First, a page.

10 Common Traits of Great Programmers

If you’re up-to-speed on the latest programming languages and the newest frameworks—great! You’ve mastered the technical skills you need to write great code. But having solid technical chops isn’t the only thing needed have a thriving career as a programmer. To really stand-out you’ll need to possess a variety of traits necessary to do the job — and to do it well. Here’s a breakdown of several qualities that make good programmers, well, great: (We realize this list isn’t extensive, so feel free to share what else it takes to be a great programmer in the comments section below!)

  1. Be well rounded. It’s great to know one technology in depth, but problems in the real world are never solved with just a single technology. Even if you’re hired as a specialist, you still need to understand how your tech interacts with the other software, hardware, and network that make up the application’s ecosystem. You’ll also be able to contribute to your project in multiple ways, helping out wherever more assistance is needed.
  2. Enjoy solving puzzles. Building applications is not a straightforward process. Figuring out why code isn’t compiling, what’s causing bugs, and how to solve production problems requires puzzle-solving skills, as well as the belief that there’s always a solution and not giving up until it’s found. If you can solve puzzles under pressure, that’s even better—when the system’s down, you can expect management to be breathing down your neck while you figure it out.
  3. Love learning. Technology is constantly changing. The tools and languages you work with today are not the tools you’ll be working with next year, let alone next decade. You need to always be developing new skills to be able to contribute to upcoming projects. Your employer may provide ongoing training, but the best developers take time to learn on their own.
  4. Good communication skills. Working as a developer isn’t just about technology. Developers need to talk with business users to understand what they need from the application. Developers also often need to generate technical documents, so being able to write clearly is also important—even if it’s just to produce a status report.
  5. Confidence. There’s never just one way to build a system. No matter how good your ideas are, they won’t have value if you keep them to yourself. The best developers have confidence in their ideas and speak up in design discussions to help shape the application architecture. To boost your confidence, start with a small suggestion, rather than proposing an entire application redesign.
  6. Be interested in the business. Businesses use technology to solve business problems. The more you understand about your company’s business, the better prepared you are to understand their problems and build solutions that help them grow. You should take advantage of opportunities to talk to the business users and ask them questions about the challenges they face in their work. If you get really interested in understanding the business, you can take courses or even work towards certifications in the business domain.
  7. Be a team player. Movies often glorify a solo coder, and students usually work on assignments on their own, but real-world projects are team efforts. It’s important for developers to be able to get along with co-workers. You need to be able to deal with people with varying abilities and respond to differences of opinion respectfully. If you can, get to know your teammates as people, not just technical staff. Having conversations about other things than the project helps form relationships that make working together easier.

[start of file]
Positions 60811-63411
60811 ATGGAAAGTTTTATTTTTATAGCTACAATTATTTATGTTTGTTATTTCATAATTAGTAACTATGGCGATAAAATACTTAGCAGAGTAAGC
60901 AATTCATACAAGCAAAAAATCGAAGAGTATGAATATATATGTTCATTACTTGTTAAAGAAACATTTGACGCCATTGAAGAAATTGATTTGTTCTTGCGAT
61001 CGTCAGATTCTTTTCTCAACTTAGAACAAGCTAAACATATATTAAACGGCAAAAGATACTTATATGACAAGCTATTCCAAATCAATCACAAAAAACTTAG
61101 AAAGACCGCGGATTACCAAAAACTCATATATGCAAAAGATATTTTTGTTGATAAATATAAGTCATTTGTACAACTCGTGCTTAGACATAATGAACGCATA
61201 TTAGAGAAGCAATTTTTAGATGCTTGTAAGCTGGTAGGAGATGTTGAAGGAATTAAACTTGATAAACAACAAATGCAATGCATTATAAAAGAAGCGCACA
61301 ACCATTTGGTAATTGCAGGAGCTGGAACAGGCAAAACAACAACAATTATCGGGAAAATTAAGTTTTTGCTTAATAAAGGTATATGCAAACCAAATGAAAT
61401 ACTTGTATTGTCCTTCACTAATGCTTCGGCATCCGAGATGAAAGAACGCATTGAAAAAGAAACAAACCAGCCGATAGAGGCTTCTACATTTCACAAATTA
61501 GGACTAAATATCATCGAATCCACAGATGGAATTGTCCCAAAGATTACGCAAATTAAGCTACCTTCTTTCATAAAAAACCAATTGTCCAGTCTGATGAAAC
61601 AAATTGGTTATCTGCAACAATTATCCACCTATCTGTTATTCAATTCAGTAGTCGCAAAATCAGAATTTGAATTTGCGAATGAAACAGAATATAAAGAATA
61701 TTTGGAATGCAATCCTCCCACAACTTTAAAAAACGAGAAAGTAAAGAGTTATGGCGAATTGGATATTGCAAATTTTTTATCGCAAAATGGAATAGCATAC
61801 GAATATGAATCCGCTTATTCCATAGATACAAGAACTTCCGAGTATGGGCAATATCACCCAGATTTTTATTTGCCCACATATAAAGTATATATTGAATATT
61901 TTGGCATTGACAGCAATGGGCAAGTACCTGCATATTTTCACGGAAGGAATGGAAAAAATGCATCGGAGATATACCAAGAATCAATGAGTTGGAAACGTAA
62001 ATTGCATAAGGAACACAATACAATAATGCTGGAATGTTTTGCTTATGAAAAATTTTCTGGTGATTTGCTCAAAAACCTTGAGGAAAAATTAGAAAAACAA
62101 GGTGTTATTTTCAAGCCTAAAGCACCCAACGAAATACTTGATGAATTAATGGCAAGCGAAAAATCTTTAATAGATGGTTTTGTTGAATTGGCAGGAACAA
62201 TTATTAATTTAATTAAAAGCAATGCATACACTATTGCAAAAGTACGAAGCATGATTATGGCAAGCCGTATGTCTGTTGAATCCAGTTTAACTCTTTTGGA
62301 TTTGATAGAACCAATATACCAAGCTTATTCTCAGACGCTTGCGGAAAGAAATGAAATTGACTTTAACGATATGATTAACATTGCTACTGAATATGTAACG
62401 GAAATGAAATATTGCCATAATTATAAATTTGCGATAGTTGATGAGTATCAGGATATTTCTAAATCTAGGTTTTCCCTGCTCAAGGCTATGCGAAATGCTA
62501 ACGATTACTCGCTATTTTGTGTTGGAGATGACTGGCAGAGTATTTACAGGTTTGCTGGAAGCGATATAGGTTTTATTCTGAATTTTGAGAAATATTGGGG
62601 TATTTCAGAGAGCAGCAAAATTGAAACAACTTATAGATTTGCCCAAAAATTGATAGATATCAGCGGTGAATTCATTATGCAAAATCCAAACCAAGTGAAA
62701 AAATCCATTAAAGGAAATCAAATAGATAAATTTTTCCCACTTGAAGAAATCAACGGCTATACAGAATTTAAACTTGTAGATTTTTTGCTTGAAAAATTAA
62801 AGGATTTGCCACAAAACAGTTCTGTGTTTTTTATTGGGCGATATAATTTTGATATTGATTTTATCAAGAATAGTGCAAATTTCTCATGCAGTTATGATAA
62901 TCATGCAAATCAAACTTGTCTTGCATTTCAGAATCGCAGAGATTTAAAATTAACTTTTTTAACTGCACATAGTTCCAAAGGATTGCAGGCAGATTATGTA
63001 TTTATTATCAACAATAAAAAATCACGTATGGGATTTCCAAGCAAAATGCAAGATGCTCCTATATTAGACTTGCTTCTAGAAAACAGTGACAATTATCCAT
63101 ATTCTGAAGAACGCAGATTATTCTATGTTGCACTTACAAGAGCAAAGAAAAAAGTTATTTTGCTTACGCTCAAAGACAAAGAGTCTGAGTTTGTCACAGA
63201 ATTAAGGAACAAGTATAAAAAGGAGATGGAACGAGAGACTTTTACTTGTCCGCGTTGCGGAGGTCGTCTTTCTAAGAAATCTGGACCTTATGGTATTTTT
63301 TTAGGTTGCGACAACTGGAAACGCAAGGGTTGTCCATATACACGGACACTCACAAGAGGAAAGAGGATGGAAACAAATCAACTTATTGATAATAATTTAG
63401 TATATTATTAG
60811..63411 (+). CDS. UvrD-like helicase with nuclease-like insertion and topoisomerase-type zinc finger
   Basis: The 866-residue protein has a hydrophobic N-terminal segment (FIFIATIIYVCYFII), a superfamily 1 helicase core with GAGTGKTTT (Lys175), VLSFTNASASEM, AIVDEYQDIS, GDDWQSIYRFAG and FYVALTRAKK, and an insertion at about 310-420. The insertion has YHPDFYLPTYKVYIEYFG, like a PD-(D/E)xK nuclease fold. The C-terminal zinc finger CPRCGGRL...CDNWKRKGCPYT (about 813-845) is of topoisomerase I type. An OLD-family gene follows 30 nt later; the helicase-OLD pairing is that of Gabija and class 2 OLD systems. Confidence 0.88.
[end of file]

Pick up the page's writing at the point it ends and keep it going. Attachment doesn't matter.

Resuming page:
8. Understand the importance of deadlines. The best project managers will get their developers’ input when coming up with project deadlines, though sometimes external factors drive the schedule. In either case, once you’ve agreed to do a task, do your best to meet the deadline, even if it means a few late nights. You don’t have to give up your whole personal life for the organization, but demonstrating commitment to completing the project and understanding its value to the business make a positive impression at work.
  9. Be adaptable. Projects and priorities change for many reasons, and developers need to be able to context-switch to focus on what’s most important right now. The changes may be small and temporary or major and permanent. If they’re temporary, make sure you have good notes that will help you get back to your regular work when things settle down. If the changes are permanent, allow time to understand what the new situation is and how you fit into it. It may present new opportunities to help you achieve your goals. In any case, it’s important to respond professionally and not lash out in frustration.
  10. Own your product. Technically, your job may be done once you’ve written code that compiles cleanly and passes its test cases. Stand out by following it through the rest of its lifecycle—be willing to help with testing, deployment, training users, and solving production problems. While this helps your business, it actually helps you more, because you see and understand the real-world effectiveness of the code you wrote. Then take that understanding and let it help you make your next application even better.

Luckily, there are a lot of great (and free) resources out there at your disposal to help you become a more skilled programmer. Start by checking out this list of the 8 Best Programming Books to Read Right Now if You Want to Distinguish Yourself.

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5 thoughts on “10 Common Traits of Great Programmers

  1. Forget the pst that sleeps and ner the future dream, but act in times within and progress
    thee shall call

  2. thanks for the guide lines that are awesome and that are really true for applying in programming world thanks codingdojo.com

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